Hey there, time traveller! This article was published 21/2/2013 (1677 days ago), so information in it may no longer be current.
At a casual glance, director Sean Garrity's film Blood Pressure might resemble the kind of tawdry erotic thriller so prevalent a decade or two ago in video stores and on late-night cable.
The ingredients: A respectable working mother. Anonymous messages from an unknown admirer. A series of "assignments" that carry a whiff of both sex and deadly intrigue.
It sounds like it's going to lead to lovingly-lit, not-too-explicit sex scenes. But Garrity, adapting a story by local writer Bill Fugler, is going for stimulation of a more cerebral order.
The woman in question is Nicole (Michelle Giroux), a pharmacist with a successful husband and a couple of teenage kids.
In a few elegantly rendered scenes, we can see dissatisfaction gnawing at the edges of Nicole's life. Her husband, Mike (Judah Katz), insensitively overrules her in an argument with her son. Her daughter (Tatiana Maslany) is boiling over with her own teen traumas and resentments. Nicole's employer (Kristian Bruun) is a boss from hell given to breathing down Nicole's neck (figuratively speaking).
So when Nicole gets a letter from an anonymous admirer telling her how special and unique she is, it seems a godsend. Her secret admirer bestows discreet gifts. She accepts a day at the spa. She shows up for pre-arranged, pre-paid self-defence classes and a course on pistol shooting.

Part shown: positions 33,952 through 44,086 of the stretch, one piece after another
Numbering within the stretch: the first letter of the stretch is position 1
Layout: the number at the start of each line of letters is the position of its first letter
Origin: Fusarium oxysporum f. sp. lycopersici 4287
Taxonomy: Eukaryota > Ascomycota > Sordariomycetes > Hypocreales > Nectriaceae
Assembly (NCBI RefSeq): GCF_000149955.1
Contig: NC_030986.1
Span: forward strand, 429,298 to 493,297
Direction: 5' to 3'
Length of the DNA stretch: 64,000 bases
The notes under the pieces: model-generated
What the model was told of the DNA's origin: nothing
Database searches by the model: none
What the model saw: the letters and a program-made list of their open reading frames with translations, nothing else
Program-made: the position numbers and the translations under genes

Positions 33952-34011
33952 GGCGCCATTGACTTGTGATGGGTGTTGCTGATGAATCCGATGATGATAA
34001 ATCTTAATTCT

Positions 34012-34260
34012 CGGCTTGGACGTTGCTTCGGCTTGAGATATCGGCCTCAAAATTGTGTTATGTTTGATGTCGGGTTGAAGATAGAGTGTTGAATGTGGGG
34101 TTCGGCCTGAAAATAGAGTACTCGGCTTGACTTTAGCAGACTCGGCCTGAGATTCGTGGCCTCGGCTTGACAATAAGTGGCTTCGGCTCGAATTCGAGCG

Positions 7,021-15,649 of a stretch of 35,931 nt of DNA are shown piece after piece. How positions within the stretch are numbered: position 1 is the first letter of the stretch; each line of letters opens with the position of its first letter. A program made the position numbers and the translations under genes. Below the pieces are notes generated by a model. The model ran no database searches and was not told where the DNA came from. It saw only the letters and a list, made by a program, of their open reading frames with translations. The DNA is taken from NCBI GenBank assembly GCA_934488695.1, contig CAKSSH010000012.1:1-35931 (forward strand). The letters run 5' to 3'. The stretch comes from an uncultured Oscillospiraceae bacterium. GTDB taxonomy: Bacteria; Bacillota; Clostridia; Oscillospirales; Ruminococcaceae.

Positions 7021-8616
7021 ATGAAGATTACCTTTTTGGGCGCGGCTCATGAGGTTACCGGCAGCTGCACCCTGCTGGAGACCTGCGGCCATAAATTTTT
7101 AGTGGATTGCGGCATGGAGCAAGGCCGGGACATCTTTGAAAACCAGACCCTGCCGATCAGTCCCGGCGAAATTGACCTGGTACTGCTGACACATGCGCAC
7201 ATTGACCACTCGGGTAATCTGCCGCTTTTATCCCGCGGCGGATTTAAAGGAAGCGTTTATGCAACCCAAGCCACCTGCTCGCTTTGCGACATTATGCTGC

Then she starts getting assignments, most of which involve observing or following a mystery man (Jonas Chernick) who walks with a cane and is given to carrying on desperate-sounding conversations on his cellphone.
Evidence of Nicole's secret activities start to infringe on her family and professional life. But she is determined to carry through on her secret relationship to its unexpected conclusion.
Shooting for the first time on location in Toronto, Winnipeg filmmaker Garrity (Inertia) has assembled a first-rate cast. Giroux, primarily a stage actress in Toronto, is obliged to sell us that an upper-middle-class Toronto mom would take extraordinary risks for a longshot at personal fulfillment. She does that with a dark intensity that is compelling.
The film was made with a minimal budget, but that doesn't register thanks to Garrity's intelligent direction and crisp editing, augmented by Ben Lichty's unfailingly tasteful cinematography.
While provocative and, yes, a little sexy, Blood Pressure does not offer the payoff of some erotic fantasy. It's actually about the lonely place such fantasies may lead.